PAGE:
Thursday, August 15, 2013

She’s Gone Country

I have heard A LOT of country music this week — BIG surprise when you’re hangin’ out with cowboys, ranchers, and rodeo queens at the county fair.

And here’s something I’ve noticed — country songwriters are a bit on the liberal side when it comes to rhyme scheme.

For example, here’s part of the chorus from a little ditty called Where I Come From by Alan Jackson —

Where I come from
It's cornbread and chicken
Where I come from
a lotta front porch sittin'

Has anyone ever told Mr. Jackson that chicken does not actually rhyme with sittin’?

The entire song is jam-packed full of near rhymes like turnpike/midnight, son/from, and biscuit/fixed it. And then… and then… it’s like he gets cotton pickin’ tired of tryin’ so hard, and so he busts it all loose in verse three —

I was chasin' sun on 101
Somewhere around Ventura
I lost a universal joint and I had to use my finger
This tall lady stopped and asked
If I had plans for dinner
Said no thanks ma'am, back home
We like the girls that sing soprano

I am not making this up.

And here’s the rub — Good ol’ Al has received 2 Grammys, 16 CMA Awards, and sold a gazillion records.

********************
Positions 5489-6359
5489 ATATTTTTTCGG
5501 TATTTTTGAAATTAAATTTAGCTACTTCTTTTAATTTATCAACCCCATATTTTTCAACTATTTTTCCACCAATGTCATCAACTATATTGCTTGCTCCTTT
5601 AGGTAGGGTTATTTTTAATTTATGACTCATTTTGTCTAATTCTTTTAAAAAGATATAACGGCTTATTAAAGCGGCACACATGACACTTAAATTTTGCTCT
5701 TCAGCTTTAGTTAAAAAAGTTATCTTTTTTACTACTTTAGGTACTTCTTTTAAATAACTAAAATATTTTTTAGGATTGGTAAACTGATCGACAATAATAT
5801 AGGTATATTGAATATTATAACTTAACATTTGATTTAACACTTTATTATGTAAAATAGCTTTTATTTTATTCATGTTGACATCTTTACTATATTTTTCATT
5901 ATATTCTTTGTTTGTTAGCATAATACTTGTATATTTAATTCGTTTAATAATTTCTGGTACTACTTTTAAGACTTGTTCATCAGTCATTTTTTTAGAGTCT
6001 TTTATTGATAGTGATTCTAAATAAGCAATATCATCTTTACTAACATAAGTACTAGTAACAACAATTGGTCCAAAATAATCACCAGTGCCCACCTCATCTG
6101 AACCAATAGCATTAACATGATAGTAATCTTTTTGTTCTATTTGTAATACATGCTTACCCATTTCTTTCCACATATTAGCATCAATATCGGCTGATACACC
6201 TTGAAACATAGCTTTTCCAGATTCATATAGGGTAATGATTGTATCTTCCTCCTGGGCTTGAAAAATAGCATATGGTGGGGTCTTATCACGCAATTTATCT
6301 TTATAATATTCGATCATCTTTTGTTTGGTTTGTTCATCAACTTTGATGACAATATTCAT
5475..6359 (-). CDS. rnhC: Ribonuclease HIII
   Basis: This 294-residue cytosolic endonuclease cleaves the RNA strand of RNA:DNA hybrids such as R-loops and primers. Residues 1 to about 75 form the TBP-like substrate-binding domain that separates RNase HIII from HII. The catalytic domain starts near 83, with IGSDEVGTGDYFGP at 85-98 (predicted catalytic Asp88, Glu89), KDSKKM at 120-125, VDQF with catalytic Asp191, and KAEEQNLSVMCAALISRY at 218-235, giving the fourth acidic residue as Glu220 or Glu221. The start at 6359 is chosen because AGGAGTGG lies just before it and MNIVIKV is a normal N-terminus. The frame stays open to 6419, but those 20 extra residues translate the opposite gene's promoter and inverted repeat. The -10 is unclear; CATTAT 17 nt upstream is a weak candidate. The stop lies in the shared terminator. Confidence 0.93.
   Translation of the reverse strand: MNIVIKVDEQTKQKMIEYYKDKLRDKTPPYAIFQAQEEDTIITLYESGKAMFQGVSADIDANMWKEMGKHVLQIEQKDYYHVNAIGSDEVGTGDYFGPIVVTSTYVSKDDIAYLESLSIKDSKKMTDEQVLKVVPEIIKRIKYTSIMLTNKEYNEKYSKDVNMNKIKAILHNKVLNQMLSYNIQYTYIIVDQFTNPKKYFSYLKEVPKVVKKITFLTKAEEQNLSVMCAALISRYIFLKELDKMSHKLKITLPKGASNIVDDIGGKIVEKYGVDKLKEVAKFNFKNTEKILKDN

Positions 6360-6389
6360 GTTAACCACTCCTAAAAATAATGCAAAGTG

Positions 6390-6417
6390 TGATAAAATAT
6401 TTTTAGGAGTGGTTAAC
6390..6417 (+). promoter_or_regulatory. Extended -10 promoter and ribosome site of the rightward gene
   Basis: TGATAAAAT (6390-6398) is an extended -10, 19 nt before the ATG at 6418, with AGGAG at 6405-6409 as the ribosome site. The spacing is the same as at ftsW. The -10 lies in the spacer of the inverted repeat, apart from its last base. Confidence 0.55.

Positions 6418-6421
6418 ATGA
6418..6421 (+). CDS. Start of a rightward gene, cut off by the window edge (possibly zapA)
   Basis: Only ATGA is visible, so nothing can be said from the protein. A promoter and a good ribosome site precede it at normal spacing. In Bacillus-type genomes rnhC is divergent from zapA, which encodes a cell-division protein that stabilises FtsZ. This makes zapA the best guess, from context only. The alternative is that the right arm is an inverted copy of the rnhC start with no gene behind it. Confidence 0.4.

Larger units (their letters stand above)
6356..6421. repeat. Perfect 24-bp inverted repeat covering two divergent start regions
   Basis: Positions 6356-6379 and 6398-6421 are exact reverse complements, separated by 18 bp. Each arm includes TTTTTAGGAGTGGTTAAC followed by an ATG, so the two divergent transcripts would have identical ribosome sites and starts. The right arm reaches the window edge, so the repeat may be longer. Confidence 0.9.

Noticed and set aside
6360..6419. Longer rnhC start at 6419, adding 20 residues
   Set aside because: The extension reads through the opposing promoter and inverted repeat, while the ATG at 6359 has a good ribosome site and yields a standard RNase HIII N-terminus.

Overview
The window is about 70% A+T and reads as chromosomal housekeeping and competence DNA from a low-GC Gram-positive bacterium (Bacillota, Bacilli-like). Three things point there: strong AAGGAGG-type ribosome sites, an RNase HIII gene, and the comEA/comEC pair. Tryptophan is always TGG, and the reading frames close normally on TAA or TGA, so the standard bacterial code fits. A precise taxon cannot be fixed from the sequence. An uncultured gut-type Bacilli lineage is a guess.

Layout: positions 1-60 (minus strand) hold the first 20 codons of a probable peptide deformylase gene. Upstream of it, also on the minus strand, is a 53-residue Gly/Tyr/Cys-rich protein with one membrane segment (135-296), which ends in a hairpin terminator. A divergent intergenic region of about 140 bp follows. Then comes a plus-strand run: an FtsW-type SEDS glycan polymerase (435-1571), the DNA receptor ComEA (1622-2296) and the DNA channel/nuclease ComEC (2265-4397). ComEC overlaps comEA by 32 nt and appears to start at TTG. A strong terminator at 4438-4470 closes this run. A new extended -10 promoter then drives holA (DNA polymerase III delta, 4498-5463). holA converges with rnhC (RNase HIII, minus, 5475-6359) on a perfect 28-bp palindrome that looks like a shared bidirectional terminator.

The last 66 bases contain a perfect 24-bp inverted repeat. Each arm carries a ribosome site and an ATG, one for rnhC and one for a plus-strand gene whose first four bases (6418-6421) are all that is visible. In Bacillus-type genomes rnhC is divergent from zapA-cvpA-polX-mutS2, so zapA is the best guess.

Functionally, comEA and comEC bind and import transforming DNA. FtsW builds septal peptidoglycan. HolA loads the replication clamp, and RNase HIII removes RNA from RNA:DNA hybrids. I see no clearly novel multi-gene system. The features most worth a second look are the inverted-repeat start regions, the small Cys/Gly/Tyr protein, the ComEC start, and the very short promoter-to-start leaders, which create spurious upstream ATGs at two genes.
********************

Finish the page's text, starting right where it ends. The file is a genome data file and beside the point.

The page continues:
Well, where I come from, Mr. Jackson — songs RHYME!

But then I got to thinkin’…

You know, country music isn’t about the rhyme — it’s about the story.

And DADGUM, those hillbilly, hoedown, toe-tappin’ tunes are plum-full of plot.

Here’s a sample of a few you could give a listen to (Yeah, Alan, it’s called rhyme) —

She was an annoying little brat, but we grew up and got hitched.

I shared a beer, and he shared his millions.

I’m not good at anything BUT drinkin’ beer — and, dang it, I’m gonna prove it.

They gave me a girly name, and I never had therapy.

And the list goes on…

and on…

and some of them even manage a right purdy rhyme.

PROMPT: If you’ve ever had a busted heart, leg, or universal joint — you could make MILLIONS as a country songwriter! Get started today by grinnin’ and pickin’ up a copy of Jim Peterik’s Songwriting for Dummies (no offense intended… really).

No comments:

Post a Comment